In a powerful new book, Boggs traces the historical evolution of American politics by focusing on the gradual triumph of corporate and military power over democratic institutions and practices. The consequences of expanding United States global presence since World War II - involving an integrated and interwoven system of power based in the permanent war economy, national security-state, and corporate interests - has meant erosion of democratic politics, strengthening of the imperial presidency, increased corporate and military influence over elections and legislation, weakening of popular governance, and diminution of citizenship. The events of 9/11 and their aftermath, including the War on Terror, two lengthy wars and foreign occupations, new threats of war, and massive increases in Pentagon spending, have only deepened the trend toward ever-more concentrated forms of power in a society that ostensibly embraces democratic values. Such developments, Boggs argues, have deep origins in American history going back to the founding documents, ideological precepts of the Constitution, early oligarchic rule, slavery, the Indian wars, and westward colonial expansion.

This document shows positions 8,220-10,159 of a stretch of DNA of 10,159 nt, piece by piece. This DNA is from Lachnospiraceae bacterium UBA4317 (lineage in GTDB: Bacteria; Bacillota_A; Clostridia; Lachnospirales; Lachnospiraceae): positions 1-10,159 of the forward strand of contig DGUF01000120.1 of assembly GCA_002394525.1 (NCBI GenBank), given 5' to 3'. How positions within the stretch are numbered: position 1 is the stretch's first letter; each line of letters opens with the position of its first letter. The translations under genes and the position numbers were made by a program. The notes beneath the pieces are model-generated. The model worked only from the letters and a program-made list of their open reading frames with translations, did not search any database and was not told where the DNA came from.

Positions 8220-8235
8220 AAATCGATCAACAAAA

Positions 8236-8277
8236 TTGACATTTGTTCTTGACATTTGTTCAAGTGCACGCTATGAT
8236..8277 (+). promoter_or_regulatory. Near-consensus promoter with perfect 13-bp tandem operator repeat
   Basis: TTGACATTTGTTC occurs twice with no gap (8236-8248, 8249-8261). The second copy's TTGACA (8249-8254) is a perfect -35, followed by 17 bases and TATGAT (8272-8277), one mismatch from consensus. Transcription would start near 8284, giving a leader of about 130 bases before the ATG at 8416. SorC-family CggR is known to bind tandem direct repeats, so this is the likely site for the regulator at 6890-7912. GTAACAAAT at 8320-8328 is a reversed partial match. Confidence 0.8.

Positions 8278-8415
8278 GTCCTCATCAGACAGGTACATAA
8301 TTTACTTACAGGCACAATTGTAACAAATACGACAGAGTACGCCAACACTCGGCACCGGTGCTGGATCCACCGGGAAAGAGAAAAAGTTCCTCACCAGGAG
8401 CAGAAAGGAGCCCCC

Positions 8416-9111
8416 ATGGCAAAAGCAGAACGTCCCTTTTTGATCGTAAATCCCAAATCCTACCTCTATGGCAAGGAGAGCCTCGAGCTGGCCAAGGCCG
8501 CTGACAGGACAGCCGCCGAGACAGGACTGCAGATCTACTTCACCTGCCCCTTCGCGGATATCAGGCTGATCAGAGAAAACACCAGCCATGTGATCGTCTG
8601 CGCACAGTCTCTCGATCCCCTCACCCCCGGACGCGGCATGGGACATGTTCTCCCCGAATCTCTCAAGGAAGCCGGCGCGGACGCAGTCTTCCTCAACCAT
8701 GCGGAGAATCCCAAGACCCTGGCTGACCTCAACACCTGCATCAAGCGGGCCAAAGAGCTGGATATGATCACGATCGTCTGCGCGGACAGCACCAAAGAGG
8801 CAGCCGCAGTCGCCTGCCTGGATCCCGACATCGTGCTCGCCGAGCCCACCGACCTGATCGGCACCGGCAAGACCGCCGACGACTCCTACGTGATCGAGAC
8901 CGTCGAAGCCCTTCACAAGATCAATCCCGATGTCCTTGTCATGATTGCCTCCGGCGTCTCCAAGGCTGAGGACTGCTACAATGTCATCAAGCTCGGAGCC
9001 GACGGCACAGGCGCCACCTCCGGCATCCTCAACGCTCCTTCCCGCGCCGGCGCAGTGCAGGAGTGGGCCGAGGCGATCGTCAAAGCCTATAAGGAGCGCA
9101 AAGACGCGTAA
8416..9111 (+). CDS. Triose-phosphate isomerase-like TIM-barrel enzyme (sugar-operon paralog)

CARL E. BOGGS is a Professor of Social Sciences and Film Studies at National University in Los Angeles, USA.
“Carl E. Boggs argues that the political system of the United States is no longer democratic in any recognizable sense, and that this represents a profound threat to popular sovereignty, to comity among the world's nations, and to the health and well-being of the American people (not to mention other peoples, animals, and the global ecosystem). Phantom Democracy is an unflinching work, one that marshals an enormous amount of historical and contemporary fact to reveal the true scope of the corruption of the body politic. Nothing could be more timely or politically urgent, at a time of rising influence of the extreme political right in our own nation and many in Europe as well, than the careful, no holds barred critique of the American political order today in this work.”--John Sanbonmatsu, Associate Professor of Philosophy, Department of Humanities and Arts, Worcester Polytechnic Institute